Author: jross

Jeffrey Ross • Mayo Clinic, Phoenix

Dr. Jeffrey S. Ross is a Professor of Radiology at the Mayo Clinic College of Medicine, and practices neuroradiology at the Mayo Clinic in Phoenix, Arizona. His publications include over 100 peer-reviewed articles, nearly 60 non-refereed articles, 33 book chapters, and 10 books. He was an AJNR Senior Editor from 2006-2015, is a member of the editorial board for 3 other journals, and a manuscript reviewer for 10 journals. He became Editor-in-Chief of the AJNR in July 2015. He received the Gold Medal Award from the ASSR in 2013.

Two-Center Experience in the Endovascular Treatment of Ruptured and Unruptured Intracranial Aneurysms Using the WEB Device: A Retrospective Analysis

Fellows’ Journal Club

The authors performed a retrospective analysis of all ruptured and unruptured aneurysms treated with a WEB device between August 2014 and February 2017. Primary outcome measures included the feasibility of implantation and the angiographic outcome. Secondary outcome measures included the clinical outcome at discharge and procedural complications. One hundred two aneurysms in 101 patients, including 37 (36.3%) ruptured aneurysms, were treated with the WEB device. Implantation was successful in 98 (96.1%) aneurysms. Additional devices (stents/coils) were necessary in 15.3% (15/98) of aneurysms. Delayed aneurysm ruptures have not been observed during the follow-up period to date. They conclude that the WEB device offers a safe and effective treatment option for broad-based intracranial aneurysms without the need for dual antiplatelet therapy.

Dynamic Contrast-Enhanced MRI–Derived Intracellular Water Lifetime (τi): A Prognostic Marker for Patients with Head and Neck Squamous Cell Carcinomas

Editor’s Choice

The authors evaluated 60 patients with dynamic contrast-enhanced MR imaging before treatment. Median, mean intracellular water molecule lifetime, and volume transfer constant values from metastatic nodes were computed from each patient. Kaplan-Meier analyses were performed to associate mean intracellular water molecule lifetime and volume transfer constant and their combination with overall survival and beyond. Patients with high mean intracellular water molecule lifetime had overall survival significantly prolonged by 5 years compared with those with low mean intracellular water molecule lifetime. Patients with high mean intracellular water molecule lifetime had significantly longer overall survival at long-term duration than those with low mean intracellular water molecule lifetime. Volume transfer constant was a significant predictor for only the 5-year follow-up period. They conclude that a combined analysis of mean intracellular water molecule lifetime and volume transfer constant provided the best model to predict overall survival in patients with squamous cell carcinomas of the head and neck.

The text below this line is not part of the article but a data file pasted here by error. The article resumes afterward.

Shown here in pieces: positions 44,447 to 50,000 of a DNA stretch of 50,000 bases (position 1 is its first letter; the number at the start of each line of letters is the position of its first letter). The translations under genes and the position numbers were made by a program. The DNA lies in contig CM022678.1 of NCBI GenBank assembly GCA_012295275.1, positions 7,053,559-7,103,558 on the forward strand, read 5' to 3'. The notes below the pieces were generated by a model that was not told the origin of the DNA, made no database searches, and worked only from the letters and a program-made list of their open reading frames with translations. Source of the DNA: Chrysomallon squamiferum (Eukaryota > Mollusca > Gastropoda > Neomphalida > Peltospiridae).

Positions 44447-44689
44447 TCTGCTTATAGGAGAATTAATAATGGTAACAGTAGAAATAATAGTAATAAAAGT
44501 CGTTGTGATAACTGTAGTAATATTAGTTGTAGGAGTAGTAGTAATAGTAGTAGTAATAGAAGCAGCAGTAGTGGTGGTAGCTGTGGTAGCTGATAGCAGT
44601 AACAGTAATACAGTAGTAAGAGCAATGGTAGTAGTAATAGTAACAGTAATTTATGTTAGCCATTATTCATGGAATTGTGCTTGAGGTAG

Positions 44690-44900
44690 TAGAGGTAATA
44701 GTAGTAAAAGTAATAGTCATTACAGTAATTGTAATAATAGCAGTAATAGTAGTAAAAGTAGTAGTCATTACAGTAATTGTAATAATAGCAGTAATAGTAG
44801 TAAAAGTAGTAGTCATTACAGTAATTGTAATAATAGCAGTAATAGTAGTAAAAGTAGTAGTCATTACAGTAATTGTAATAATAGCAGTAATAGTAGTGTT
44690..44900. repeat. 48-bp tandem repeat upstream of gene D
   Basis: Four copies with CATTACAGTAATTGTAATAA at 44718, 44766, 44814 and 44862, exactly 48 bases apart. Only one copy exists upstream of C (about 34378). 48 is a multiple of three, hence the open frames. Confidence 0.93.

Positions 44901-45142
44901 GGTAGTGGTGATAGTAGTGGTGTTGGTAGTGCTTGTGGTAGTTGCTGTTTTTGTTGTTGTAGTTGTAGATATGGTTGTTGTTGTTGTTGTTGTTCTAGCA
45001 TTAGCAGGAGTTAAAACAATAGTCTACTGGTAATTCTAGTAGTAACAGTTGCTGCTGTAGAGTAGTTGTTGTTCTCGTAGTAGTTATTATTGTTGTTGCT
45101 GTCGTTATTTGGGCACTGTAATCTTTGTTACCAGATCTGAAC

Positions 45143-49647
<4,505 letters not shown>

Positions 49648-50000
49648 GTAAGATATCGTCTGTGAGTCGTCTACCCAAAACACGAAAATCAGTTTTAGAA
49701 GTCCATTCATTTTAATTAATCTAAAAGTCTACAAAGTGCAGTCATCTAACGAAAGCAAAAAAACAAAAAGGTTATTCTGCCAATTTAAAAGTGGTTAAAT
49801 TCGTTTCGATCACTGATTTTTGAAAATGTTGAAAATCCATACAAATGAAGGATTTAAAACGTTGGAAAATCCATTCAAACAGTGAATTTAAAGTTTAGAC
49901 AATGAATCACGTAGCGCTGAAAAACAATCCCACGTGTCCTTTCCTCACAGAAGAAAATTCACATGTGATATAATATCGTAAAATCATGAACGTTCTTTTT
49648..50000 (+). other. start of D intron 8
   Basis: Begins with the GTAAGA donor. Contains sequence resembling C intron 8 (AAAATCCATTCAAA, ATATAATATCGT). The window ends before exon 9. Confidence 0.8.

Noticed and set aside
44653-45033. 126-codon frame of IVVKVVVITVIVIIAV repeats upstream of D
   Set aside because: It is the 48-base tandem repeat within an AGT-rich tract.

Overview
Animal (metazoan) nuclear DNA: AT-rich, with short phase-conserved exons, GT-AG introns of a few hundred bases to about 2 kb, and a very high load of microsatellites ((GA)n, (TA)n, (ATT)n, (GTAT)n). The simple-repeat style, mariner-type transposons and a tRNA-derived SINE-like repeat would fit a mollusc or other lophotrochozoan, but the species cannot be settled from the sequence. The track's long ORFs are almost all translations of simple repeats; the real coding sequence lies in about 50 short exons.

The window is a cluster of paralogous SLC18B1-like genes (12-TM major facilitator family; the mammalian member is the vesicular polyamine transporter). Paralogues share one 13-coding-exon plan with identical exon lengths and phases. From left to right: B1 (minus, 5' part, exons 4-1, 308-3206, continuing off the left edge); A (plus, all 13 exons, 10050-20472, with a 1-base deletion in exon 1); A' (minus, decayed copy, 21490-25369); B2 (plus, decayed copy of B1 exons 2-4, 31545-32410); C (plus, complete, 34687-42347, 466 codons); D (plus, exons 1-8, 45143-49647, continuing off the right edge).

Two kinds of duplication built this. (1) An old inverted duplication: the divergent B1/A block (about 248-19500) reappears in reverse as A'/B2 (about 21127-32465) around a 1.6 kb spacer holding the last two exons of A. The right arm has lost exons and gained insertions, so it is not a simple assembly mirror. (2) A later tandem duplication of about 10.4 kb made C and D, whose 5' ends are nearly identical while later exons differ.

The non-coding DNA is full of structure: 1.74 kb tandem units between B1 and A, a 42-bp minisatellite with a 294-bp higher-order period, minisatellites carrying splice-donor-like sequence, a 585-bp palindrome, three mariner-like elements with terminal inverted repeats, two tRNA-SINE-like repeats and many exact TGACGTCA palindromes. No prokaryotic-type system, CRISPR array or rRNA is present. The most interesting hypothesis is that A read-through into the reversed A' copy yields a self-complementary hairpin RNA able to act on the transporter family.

Do Fluid-Attenuated Inversion Recovery Vascular Hyperintensities Represent Good Collaterals before Reperfusion Therapy?

Fellows’ Journal Club

The authors evaluated 244 consecutive patients eligible for reperfusion therapy with MCA stroke and pretreatment MR imaging with both FLAIR and PWI. The FLAIR vascular hyperintensity score was based on ASPECTS, ranging from 0 (no FLAIR vascular hyperintensity) to 7 (FLAIR vascular hyperintensities abutting all ASPECTS cortical areas). The hypoperfusion intensity ratio was defined as the ratio of the time-to-maximum >10-second over time-to-maximum >6-second lesion volumes. The FLAIR vascular hyperintensities were more extensive in patients with good collaterals than those with poor collaterals. The FLAIR vascular hyperintensity score was independently associated with good collaterals. They conclude that the ASPECTS assessment of FLAIR vascular hyperintensities could be used to rapidly identify patients more likely to benefit from reperfusion therapy.